But if God is a God of nature and creation, surely, despite all the crises that the Church undergoes, it cannot be overpowered or overwhelmed. Indeed, we have the assurance that the gates of hell will not prevail against it (Matt 16:16). This means that no matter how grave the trials and troubles besetting the Church, and even if it seems that God does not care, we are assured that the power of God is there. However numerous may be the troubles in the Church and however deeply wounded may be its ministers and lay people, but in the end, the boat of the Church will not capsize. If God is a God who can defeat the storm and waves, he can surely overcome the persecutors of the Church.

In the end, then, it is really a question of faith. Faith, in the Gospel of Mark, is usually associated with the recognition that he is the Son of God (Mark 5:7); but in this particular miracle story, it is linked with the disciples’ trust in Jesus who is capable of prevailing over the storm. The lack of faith is a Markan characterization of Jesus’ disciples that was not obliterated even after the resurrection (Mark 16:11). Because of their lack of faith, they panicked, and woke Jesus up: “Teacher, does it not matter to you that we are going to drown?” (Mark 4:38). No wonder, Jesus rebuked them for their lack of faith: “Why are you terrified? Why are you lacking in faith?” (Mark 4:40).

In times of crisis, then, the Christian should not fear or be terrified. In the midst of the storm of scandal, persecution and other evils that plague the Church, he can always assure himself that Christ will never abandon his disciples: “Know that I am with you always, until the end of the world” (Matt 28:20). Believing that for those who love God and are called according to his decrees, all things will work together for their own good (Rom 8:28), he can always be confident that abandoning oneself to the Lord, trusting in him is necessary; after all, he is certain of the triumph of God. It would, appear, therefore, that if Mark portrays the disciples as lacking in faith, it is to tell us, the present readers, not to imitate them, but rather to put our trust in him, because he is after all the Lord who can still all kinds of storms in the Church. God does care for his Church, as the fact that it still exist, despite the weaknesses, the sins, and the evils that came into it proves. Once we know this, crises will serve to strengthen our faith, and will make us closer to the Lord.

Tuesday, June 16, 2009

Broken Bread and the Shared Cup

Corpus Christi of Year B
(Mark 14:12-16. 22-26)
June 14, 2009

YEARS of controversy with Protestantism has honed the emphasis on the real presence of Christ in the Catholic understanding of the Eucharist. This is because, for centuries, most Protestant Churches , in one way or the other, followed Luther in his denial of real presence. It is thus understandable that pre-Vatican II Catechism almost exclusively focused on the real presence and the sacramental character of the Eucharist. The Catholic had to be well-prepared to respond to the Protestant heretical doctrines. The consequence of this understanding, among others, made the Eucharist an icon of adoration.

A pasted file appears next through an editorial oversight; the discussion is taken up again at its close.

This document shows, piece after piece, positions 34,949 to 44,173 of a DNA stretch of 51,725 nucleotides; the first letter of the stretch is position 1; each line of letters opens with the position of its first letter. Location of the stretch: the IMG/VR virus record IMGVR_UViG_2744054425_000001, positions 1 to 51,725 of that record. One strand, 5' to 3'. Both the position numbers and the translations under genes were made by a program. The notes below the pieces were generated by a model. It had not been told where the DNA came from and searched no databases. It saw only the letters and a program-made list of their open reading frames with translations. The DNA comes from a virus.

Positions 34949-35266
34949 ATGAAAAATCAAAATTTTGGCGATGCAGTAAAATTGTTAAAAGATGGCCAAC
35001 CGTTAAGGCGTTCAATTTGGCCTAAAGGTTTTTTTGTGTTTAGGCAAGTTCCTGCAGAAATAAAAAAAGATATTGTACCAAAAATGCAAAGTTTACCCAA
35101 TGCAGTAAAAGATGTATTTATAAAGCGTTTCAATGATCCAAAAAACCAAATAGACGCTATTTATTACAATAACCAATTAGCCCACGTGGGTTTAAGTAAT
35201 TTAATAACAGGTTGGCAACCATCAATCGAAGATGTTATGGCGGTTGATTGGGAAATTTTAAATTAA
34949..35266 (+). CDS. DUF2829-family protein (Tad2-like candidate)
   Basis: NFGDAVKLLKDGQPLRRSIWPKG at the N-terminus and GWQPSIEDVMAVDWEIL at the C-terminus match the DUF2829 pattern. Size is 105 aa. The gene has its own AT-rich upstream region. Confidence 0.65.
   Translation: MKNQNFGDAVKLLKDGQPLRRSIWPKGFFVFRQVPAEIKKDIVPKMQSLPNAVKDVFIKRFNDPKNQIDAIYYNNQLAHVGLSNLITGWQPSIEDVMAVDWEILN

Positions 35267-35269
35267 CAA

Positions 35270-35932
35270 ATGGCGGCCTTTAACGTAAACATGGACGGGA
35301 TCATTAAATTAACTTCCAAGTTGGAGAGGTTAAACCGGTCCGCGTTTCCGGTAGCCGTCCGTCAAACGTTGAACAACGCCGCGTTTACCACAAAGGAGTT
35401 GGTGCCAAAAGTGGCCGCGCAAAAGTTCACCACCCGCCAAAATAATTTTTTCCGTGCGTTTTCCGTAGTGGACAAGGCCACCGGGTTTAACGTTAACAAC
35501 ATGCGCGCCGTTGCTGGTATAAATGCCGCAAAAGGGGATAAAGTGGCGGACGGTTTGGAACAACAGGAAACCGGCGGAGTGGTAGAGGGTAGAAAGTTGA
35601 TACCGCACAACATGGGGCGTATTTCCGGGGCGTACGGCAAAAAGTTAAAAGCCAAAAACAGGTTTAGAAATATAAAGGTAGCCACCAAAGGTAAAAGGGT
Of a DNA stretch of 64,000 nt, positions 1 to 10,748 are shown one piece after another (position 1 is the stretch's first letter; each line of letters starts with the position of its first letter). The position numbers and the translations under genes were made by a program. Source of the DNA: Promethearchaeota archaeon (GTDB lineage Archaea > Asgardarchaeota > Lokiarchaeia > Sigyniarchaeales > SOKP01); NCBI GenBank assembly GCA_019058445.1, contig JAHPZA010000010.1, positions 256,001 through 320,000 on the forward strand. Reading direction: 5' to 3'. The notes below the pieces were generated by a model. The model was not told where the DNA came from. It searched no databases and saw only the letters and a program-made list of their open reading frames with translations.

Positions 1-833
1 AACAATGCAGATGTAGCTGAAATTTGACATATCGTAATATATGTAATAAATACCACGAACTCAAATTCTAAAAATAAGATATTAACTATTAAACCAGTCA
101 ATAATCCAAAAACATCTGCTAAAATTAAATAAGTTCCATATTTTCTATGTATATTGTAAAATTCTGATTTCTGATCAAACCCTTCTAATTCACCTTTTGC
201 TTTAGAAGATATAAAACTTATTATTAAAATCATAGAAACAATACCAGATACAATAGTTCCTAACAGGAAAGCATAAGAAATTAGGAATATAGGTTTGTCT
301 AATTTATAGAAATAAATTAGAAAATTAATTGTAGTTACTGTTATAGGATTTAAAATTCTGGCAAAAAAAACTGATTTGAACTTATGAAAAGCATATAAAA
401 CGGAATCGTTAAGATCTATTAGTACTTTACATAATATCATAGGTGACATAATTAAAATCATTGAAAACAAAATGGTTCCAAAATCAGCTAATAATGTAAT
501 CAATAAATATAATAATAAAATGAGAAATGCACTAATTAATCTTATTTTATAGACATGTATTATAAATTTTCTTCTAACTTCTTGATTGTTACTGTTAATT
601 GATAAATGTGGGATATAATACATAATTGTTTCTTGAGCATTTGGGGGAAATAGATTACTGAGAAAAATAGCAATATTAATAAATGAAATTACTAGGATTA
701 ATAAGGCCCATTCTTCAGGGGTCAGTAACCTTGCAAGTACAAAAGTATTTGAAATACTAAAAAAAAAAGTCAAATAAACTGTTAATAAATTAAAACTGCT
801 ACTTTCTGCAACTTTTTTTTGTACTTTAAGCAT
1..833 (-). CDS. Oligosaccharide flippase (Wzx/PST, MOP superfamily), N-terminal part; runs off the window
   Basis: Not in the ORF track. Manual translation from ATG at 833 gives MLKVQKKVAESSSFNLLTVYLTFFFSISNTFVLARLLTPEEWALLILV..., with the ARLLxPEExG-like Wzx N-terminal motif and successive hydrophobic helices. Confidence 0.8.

Unfortunately, however, many people have limited their understanding to the Eucharist in terms of real presence and sacrifice that they failed to appreciate its meaning for the daily life of the Christian. It is not too far-fetched to say that, if some Catholics have much devotion to the real presence of Jesus in the Blessed Sacrament, and yet hardly exhibit a life that is Eucharistic, it is partly because they failed to see the connection between the real presence and their daily action.

One way of seeing the connection between the Eucharist and our life is to look at it in terms of words of the institution as recounted by Mark. “And when they were eating, he took bread, and blessed, and broke it, and gave it to them, and said, ‘Take, this is my body.’ And he took a cup, and when he had given thanks he gave it to them, and they all drunk of it. And he said to them, ‘This is my blood of the covenant, which is poured out for many’ (Mark 14:22-23).

Jesus’ action, of course, fully corresponds with the way the meal was ordinarily held. The head of the household offered thanksgiving to God in this manner. Nevertheless, two things may be noted here. First, the four verbs used echo those in Mark 6:41 and 8:6-7 in the story of the multiplication of the bread. Mark portrays Jesus as using the same words and actions. And it is most likely that the correspondence is intentional. The multiplication of the bread has links with the Eucharist in terms of the meaning of the action. In the miracle of the loaves, Mark says that the disciples did not understand the meaning (Mark 6:52). But in the institution narratives, Mark no longer so affirms of the disciples, obviously because the Eucharist uncovers for them the meaning of the miracle.

Second, whatever the meaning of the account of the institution in its original setting, the evangelist would have us understand that for the Markan community, their eucharistic celebration looks back on the death of Jesus in the same way that the Jews look back on the Exodus event: it is God’s saving activity. The death of Jesus is the act of redemption. Just as this bread is broken, so his body will be broken; just as this cup is shared, so his blood is to be spelt for the salvation of the many. And those who share in the fellowship, partaking of the meal, share in the body and blood of Jesus, and of course, in the fruit of redemption, as well as in the action. One then easily understands why Luke’s account ends with the saying: “Do this in remembrance of me” (Luke 22:19b). More than a command to repeat the ritual, the saying obviously commands his disciples to imitate the Lord who shared the bread and the cup in their practical life.